Today I went to a bible study that Polly invited me to. She teaches at a school called Logos, a Christian school run on an American curriculum. So I met her there. Upon entering, the first thing I noticed was “order”. The grounds were clean, there were kids playing organized sports, the buildings were actual buildings, not huts. There was a pool! A really, nice, clean pool! There was a playground area and as I wandered around I found out that every single class is taught in a clean, nicely decorated, air-conditioned class room. Entering Polly’s kindergarten classroom, I was shocked by the “childness” of it all: paints, coloring books, a computer, nap mats, individual desks, bulletin boards, tiled floors, closets for storage, little hooks for their backpacks. It looked like a classroom back home. Ya know, friendly, welcoming, kid-like? At CAS the kindergarteners don’t have art supplies, stuffed animals, cozy mats to sit on, story books, audio books, blocks, anything. They have wooden desks and walls. There is nothing warm, cozy and orderly about CAS. I was so jealous. Logos is for the rich Cambodian children and the expatriate or missionary kids. CAS is the cheapest non-government school in Phnom Penh. CAS is for the poor kids.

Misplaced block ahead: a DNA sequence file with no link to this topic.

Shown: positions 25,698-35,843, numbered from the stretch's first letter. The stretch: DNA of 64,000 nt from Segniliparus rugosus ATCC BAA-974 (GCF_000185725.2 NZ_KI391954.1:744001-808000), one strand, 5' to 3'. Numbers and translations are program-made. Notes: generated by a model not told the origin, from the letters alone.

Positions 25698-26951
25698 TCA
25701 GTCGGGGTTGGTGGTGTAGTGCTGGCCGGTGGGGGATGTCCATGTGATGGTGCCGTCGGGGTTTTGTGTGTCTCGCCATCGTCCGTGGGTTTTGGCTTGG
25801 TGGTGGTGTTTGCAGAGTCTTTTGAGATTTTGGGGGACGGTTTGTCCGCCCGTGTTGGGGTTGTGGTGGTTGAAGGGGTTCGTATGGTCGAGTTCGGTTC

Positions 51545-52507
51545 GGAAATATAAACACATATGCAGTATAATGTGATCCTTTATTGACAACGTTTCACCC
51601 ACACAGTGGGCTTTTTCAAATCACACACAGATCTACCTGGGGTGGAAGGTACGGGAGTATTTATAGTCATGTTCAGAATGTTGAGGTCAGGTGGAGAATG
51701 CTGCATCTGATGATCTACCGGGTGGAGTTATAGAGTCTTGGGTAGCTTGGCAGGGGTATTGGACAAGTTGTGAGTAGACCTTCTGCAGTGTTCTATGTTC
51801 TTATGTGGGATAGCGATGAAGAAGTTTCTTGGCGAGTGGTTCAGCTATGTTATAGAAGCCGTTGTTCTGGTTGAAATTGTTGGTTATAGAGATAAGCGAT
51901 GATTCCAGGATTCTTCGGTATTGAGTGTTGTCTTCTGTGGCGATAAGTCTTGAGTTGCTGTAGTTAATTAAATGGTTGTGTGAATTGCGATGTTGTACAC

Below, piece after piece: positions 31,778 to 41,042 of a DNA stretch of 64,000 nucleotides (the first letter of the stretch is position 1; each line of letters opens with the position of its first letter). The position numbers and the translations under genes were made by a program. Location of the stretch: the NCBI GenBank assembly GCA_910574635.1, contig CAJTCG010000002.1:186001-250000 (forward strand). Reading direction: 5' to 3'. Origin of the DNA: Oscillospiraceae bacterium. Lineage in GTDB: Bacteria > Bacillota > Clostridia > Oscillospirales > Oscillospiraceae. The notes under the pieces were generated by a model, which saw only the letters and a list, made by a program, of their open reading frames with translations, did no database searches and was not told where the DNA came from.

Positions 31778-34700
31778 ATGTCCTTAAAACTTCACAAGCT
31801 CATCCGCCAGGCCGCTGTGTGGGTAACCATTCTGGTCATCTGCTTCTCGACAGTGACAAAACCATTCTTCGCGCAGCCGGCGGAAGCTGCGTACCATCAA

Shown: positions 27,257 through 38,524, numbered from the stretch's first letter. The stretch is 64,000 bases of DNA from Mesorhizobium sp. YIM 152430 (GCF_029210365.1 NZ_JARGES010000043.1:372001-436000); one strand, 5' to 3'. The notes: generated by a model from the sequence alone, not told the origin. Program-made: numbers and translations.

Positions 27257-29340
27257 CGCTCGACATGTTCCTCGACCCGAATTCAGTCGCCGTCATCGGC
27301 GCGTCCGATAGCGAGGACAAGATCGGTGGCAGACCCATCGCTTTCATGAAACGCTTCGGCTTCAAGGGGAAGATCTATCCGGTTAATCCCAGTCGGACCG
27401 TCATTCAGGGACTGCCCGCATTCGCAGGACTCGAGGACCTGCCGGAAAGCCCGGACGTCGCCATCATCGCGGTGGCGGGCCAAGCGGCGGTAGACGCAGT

I went to the bible study, which was very nice and returned home unable to figure the reason for my sadness. Upon talking to Fay, she told me that when she sees schools like Logos, she almost always cries. I felt the same way. I don’t have to teach in air-conditioned rooms with hooks for backpacks and a pool, but I feel so sad that I can’t give that to my kids. They have to endure each school day just like I do. They deserve what those kids have. They deserve to have textbooks without ripped out, missing pages and desks without curse words written and carved into the wood. They deserve a safe place to learn where they can breathe and relax and be a kid. No, a million dollar establishment does not guarantee happiness. So before you comment that maybe my kids are happy where they are, I get it. But it just pains me to see what some kids have and what my kids don’t have. Why can’t we all have one or the other? Why can’t my poor children get the best schooling? Why can’t they get driven safely to and from school in BMW’s instead of walking several miles in the hot sun?